All artists know this. The great choreographer George Balanchine created traditional story ballets in the style of "Swan Lake" before he developed the plotless style that revolutionized dance. Acting teacher Stella Adler famously said, "Craft makes talent possible."

But let’s get back to our author. I so understand his/her impulse. We all want to believe we are different. But one of the points of fiction – maybe the main one – is to communicate and connect. And if you break that rule, you have broken the near sacred bond of fiction.

Yes, rules are made to be broken. And no, you should never ape someone else or slavishly cleave to the dictates of a genre. But until you know the rules of good craftsmanship, you will never be able to, in Picasso’s words “learn to be young.”

Can I leave you with one more thing on this subject? The following comes from Emma Coats, a Pixar storyboard artist. They are “rules” and I found them really inspiring and pretty darn useful for us bookish types. Read, digest and talk amongst yourself!

Pixar’s 22 Rules of Phenomenal Storytelling

1. You admire a character for trying more than for their successes.

2. You gotta keep in mind what's interesting to you as an audience NOT what's fun to do as a writer.

3. Trying for theme is important, but you won't see what the story is actually about 'til you're at the end of it. Now rewrite.

4. Once upon a time there was______________. Every day____________. One day__________. Because of that__________________________ until finally _____________________________.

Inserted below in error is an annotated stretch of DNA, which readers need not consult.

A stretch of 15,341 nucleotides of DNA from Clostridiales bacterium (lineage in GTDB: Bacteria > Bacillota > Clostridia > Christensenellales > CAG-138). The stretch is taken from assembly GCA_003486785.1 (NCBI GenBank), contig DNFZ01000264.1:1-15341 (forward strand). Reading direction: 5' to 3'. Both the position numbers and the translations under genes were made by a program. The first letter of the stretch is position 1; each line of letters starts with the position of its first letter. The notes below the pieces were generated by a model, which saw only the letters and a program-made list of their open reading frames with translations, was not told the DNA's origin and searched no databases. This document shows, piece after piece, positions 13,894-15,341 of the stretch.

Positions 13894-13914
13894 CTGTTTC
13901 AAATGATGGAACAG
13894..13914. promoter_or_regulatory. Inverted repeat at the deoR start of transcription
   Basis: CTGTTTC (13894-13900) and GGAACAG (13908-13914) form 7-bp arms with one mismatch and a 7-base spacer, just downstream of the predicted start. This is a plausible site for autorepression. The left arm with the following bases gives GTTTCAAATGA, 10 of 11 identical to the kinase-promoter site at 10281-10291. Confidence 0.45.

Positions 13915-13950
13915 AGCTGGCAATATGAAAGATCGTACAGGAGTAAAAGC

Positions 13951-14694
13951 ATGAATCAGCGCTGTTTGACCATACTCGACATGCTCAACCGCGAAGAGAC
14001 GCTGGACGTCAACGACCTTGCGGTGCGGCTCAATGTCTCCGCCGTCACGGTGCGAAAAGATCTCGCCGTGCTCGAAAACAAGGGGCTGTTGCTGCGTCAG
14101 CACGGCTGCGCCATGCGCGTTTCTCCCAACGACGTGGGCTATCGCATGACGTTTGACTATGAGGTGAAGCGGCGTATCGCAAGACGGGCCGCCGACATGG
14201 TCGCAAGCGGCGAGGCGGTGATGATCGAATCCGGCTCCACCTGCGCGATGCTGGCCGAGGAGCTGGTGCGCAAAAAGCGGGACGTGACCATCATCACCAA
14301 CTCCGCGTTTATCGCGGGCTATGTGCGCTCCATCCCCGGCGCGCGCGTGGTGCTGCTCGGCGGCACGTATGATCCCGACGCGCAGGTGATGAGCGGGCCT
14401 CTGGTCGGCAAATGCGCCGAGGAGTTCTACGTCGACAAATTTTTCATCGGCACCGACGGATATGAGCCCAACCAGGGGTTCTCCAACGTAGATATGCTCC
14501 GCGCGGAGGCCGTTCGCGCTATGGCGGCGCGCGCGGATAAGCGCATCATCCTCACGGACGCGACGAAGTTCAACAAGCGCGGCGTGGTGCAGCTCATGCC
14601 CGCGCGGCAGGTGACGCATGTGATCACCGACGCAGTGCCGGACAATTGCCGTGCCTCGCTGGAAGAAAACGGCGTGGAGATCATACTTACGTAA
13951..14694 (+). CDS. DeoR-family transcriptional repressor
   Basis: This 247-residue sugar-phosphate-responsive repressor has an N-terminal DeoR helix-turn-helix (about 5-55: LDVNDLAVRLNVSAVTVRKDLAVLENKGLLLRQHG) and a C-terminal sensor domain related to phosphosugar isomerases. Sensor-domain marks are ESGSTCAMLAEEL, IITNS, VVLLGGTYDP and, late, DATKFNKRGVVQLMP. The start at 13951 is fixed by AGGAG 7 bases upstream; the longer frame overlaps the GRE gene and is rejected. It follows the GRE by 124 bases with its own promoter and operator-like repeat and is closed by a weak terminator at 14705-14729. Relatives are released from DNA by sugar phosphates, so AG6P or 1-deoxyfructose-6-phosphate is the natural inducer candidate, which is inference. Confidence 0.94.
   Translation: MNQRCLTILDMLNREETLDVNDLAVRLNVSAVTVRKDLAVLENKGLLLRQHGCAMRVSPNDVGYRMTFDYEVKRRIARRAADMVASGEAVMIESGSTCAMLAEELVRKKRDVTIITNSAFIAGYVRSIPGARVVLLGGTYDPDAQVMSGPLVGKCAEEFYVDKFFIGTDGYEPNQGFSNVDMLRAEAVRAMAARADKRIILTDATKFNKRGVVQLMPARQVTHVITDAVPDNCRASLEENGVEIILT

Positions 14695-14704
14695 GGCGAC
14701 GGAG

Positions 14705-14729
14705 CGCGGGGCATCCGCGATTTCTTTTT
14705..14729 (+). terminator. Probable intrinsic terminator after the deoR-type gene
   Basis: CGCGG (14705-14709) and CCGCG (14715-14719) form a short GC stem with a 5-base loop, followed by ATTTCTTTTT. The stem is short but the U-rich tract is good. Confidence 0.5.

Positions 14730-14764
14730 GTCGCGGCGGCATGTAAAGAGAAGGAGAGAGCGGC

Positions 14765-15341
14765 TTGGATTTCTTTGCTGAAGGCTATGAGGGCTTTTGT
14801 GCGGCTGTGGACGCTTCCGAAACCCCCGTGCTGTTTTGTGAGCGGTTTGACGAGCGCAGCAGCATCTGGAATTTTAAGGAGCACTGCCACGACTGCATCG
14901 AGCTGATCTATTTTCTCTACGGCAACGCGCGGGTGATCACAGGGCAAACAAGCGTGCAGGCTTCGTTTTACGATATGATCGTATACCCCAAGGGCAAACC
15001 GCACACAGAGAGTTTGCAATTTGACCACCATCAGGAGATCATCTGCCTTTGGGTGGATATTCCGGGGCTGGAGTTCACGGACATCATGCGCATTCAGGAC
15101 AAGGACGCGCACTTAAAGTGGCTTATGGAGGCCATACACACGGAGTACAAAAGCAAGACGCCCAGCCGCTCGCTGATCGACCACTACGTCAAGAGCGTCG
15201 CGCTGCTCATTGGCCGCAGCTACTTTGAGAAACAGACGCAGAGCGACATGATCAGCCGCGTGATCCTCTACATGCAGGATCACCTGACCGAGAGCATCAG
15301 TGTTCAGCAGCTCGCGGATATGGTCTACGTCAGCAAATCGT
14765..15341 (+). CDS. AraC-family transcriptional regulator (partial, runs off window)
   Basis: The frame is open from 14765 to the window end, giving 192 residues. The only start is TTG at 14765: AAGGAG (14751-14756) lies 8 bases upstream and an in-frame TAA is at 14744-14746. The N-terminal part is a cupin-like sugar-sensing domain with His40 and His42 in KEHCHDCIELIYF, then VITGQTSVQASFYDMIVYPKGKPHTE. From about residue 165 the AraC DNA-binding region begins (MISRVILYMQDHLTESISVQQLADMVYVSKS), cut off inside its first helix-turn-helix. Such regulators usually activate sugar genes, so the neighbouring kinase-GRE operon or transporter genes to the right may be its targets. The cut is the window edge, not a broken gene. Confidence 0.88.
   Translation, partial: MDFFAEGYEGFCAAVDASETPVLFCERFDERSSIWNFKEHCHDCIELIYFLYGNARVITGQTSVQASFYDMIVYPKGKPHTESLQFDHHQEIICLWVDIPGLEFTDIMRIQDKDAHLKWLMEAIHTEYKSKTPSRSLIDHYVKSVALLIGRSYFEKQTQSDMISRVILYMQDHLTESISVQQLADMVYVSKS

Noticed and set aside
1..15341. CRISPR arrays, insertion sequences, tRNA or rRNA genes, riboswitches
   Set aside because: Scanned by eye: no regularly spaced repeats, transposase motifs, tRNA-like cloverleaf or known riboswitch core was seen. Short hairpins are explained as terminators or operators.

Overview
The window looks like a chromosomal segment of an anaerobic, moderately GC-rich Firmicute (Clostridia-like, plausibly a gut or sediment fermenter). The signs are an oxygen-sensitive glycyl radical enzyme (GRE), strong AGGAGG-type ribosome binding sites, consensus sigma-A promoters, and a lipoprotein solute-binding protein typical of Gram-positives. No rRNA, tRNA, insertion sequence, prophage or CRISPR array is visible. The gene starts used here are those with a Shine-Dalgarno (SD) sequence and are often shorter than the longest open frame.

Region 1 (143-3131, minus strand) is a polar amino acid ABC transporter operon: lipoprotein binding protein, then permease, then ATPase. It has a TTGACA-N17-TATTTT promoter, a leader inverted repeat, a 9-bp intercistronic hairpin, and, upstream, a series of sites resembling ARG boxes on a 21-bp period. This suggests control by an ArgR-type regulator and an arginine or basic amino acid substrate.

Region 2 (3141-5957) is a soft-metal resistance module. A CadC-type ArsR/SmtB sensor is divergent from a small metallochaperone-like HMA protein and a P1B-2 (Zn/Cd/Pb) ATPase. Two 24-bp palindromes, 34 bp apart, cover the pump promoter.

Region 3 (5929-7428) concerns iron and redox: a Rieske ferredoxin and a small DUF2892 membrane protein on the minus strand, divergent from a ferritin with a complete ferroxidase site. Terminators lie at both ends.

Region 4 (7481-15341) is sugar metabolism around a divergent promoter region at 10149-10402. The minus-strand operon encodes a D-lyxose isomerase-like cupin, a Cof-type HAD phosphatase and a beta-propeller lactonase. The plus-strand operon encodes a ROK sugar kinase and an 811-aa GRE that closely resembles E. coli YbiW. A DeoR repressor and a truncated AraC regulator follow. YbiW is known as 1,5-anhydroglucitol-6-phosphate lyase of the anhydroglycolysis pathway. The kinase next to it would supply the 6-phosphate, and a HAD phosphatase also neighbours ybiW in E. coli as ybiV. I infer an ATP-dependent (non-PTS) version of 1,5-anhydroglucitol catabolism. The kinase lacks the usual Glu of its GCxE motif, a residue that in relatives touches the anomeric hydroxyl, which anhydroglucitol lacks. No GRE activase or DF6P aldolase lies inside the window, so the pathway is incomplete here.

5. Simplify. Focus. Combine characters. Hop over detours. You'll feel like you're losing valuable stuff but it actually sets you free.

6. What is your character good at, comfortable with? Throw the polar opposite at them. Challenge them. How do they deal?

7. Come up with your ending before you figure out your middle. Seriously. Endings are hard, get yours working up front.

8. Finish your story and let go, even if it's not perfect. In an ideal world you have both, but move on. Do better next time.

9. When you're stuck, make a list of what wouldn't happen next. Lots of times the material to get you unstuck will show up. 

10. Pull apart the stories you like. What you like in them is a part of you, you've got to recognize it before you can use it.

11. Putting it on paper lets you start fixing it. If it stays in your head, that perfect idea, you'll never share it with anyone.

12. Discount the first thing that comes to mind and the second and the third and the fourth and the fifth. Get the obvious out of the way. Surprise yourself.

13. Give your characters opinions. Passive, malleable might seem likeable to you as a writer but its poison to the audience.

14. Why must you tell THIS story?  What's the belief burning within you that your story feeds off of. That's the heart of it.

15. If you were your character in this situation, how would you feel? Honesty lends credibility to unbelievable situations.

16. What are the stakes? Give us reason to root for the character. What happens if they don't succeed? Stack the odds against them.

17. No work is ever wasted. If it's not working, let go and move on. It'll come back around to be useful later. 

18. Coincidences to get characters into trouble are great; coincidences to get them out of it is cheating.

19. You have to know yourself. The difference between doing your best and forcing the story is testing not refining.